Leaving Home: Making the Transition to a New Salon
All Things Paw
By Michelle Knowles
Maybe you aren’t happy where you’re at. Maybe there aren’t enough dogs, or the place is filled with drama—or just as bad, total indifference.
It is always a struggle to admit that the place that you have built a clientele in and invested time, effort and heart in, isn’t taking you where you want to go. It is perfectly ok to find somewhere new.
At some point in our careers, there may be a time (or a few times) that we must make a transition to a new place of employment. This can be a time of anxiety, fear of the unknown and our inner child telling us that we are scared of being judged and found wanting in our skills and knowledge of grooming. Guilt can also play a role in holding us back from finding the perfect place for us to hang our clippers. After all, we have clients that count on us to be there to groom their pets and making them unhappy is uncomfortable and heartbreaking. The bottom line is, unless you go to work every day, happy when you walk in the door, then you are not in the right place for you. Below are a few common situations.
The Struggling Salon
This is the one that doesn’t have enough dogs to go around but is hypnotic in its pull on your heart. “I just have to have faith that things will pick up”, “People are on vacation”, “Parents are getting their kids ready to go back to school,” or any number of other things that you tell yourself in order to stay loyal to a place that is barely helping you pay your bills.
The Meat Grinder
This salon books so many pets that none of them can possibly get a quality experience. Groomers are forced to take “just one more” until there is no life worth living at the end of the week. This type of situation can easily lead to injury and chronic pain and can contribute to job dissatisfaction.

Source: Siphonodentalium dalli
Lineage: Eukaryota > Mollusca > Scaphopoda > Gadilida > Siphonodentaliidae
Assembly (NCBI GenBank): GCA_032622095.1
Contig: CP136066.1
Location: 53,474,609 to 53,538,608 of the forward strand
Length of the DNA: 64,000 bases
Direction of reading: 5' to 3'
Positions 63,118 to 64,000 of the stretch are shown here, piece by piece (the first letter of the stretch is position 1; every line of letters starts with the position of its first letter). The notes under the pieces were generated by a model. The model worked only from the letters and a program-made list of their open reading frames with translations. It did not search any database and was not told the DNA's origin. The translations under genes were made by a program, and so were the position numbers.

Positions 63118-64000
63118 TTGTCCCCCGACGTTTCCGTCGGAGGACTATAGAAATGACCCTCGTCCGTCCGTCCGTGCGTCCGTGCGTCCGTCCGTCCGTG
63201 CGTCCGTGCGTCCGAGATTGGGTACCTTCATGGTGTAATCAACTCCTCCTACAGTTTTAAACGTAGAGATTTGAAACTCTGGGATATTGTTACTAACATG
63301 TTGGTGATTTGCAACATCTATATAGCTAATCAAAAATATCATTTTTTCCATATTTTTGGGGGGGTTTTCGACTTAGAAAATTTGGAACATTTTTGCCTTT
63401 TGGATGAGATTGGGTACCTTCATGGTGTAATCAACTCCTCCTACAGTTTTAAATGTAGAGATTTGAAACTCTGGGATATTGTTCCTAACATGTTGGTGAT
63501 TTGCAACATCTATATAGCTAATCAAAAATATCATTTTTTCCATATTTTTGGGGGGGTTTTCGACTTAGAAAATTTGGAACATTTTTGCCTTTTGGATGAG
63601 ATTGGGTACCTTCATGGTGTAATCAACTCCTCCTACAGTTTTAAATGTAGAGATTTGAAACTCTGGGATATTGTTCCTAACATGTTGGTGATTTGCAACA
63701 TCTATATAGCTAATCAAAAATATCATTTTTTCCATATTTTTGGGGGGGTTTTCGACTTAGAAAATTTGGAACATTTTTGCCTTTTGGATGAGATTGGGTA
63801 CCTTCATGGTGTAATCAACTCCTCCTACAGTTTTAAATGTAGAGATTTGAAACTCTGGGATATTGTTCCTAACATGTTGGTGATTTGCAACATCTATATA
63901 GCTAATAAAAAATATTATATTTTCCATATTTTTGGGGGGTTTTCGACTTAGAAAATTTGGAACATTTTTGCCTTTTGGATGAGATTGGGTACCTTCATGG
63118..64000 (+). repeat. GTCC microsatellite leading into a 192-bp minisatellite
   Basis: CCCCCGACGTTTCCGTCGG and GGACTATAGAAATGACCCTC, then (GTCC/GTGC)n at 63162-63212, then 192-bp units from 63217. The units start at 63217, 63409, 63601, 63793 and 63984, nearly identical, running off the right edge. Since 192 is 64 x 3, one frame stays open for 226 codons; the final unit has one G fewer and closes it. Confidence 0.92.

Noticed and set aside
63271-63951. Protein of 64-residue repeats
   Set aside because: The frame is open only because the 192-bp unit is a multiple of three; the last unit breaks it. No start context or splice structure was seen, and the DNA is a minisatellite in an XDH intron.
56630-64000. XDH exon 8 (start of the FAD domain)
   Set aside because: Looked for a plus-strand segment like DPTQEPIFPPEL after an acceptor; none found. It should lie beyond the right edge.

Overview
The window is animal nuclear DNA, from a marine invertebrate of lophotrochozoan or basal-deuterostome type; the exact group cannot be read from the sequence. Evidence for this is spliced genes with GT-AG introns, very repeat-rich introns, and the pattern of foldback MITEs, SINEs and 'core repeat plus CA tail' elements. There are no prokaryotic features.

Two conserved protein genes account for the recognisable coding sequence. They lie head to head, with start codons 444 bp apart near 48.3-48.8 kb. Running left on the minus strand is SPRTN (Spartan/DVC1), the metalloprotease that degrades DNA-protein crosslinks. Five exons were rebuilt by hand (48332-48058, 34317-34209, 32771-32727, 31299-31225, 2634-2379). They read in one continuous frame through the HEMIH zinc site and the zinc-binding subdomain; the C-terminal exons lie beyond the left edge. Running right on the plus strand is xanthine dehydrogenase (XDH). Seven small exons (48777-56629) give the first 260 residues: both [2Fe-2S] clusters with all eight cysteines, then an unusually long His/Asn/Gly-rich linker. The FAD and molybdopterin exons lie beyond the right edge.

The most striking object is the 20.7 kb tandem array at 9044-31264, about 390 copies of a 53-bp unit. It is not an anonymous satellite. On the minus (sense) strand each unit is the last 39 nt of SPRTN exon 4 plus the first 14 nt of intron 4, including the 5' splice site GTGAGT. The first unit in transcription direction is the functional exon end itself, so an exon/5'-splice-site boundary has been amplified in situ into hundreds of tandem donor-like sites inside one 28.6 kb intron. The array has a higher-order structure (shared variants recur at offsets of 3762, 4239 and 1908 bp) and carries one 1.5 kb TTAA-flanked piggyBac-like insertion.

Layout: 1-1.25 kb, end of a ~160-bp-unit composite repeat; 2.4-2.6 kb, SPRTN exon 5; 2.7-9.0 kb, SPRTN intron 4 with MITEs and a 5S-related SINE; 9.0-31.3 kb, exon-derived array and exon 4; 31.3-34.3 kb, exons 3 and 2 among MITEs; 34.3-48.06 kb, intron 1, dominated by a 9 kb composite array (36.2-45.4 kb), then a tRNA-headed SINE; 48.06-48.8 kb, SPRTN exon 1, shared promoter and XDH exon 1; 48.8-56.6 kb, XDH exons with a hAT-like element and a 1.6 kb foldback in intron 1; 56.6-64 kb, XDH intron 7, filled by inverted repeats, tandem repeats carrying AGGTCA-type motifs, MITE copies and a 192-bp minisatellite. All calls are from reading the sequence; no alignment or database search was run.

This is another trap. All of the employees complain about management, management complains about employees, no one feels good about being there and all of the dogs are aggressive and anxious because of the bad energy in the place. These places are toxic to everyone and if you get caught in a place like this, the best thing to do is look for another salon where the dogs are happy; usually the people who work there are happy, too.
This is a silent killer of the soul. No one is excited about the work to be done, no one really gets angry, and everyone just numbly goes through their day, getting their pets done and leaving as soon as they are finished. In this type of environment, it seems like no one challenges anyone to be better, improve their skills or even hands out a compliment when a finish is particularly nice.
These are just some of the things that can make your current workplace into something you dread going to every day. There is always hope. While putting yourself out there is scary, it is totally worth doing. It is an opportunity for growth and a chance to find a place that really makes your spirit happy and your pocketbook hold something more than the tissues you’ve been crying into.
Send your resume to all the shops in your area, regardless of whether they have any groomer wanted ads out. You would be surprised at how many owners and managers are willing to explore what you have to offer. This is a great time to add pictures and certificates to your portfolio…you are working on your portfolio, right? Explore veterinary hospitals, boarding facilities, pet resorts—you never know until you see these types of operations if they would be a good fit for your particular style.
If you are a salon owner and you have feelings of anxiety and stress, perhaps taking a good look at your culture and how you approach the climate of your establishment needs some loving care. High employee turnover, constant drama or inconsistent quality of work are all signs that your team needs some nurturing. It is always a good idea to reexamine protocols, how the pets are booked and how you listen to the needs of your groomers.
At the end of the day, your work should bring you satisfaction. Your salon should “get you”. Being tired is normal, being emotionally exhausted is not. Every day is an opportunity to boost one another so that maximum joy and money can be achieved by all. After all, we get to play with puppies every day, right? ✂️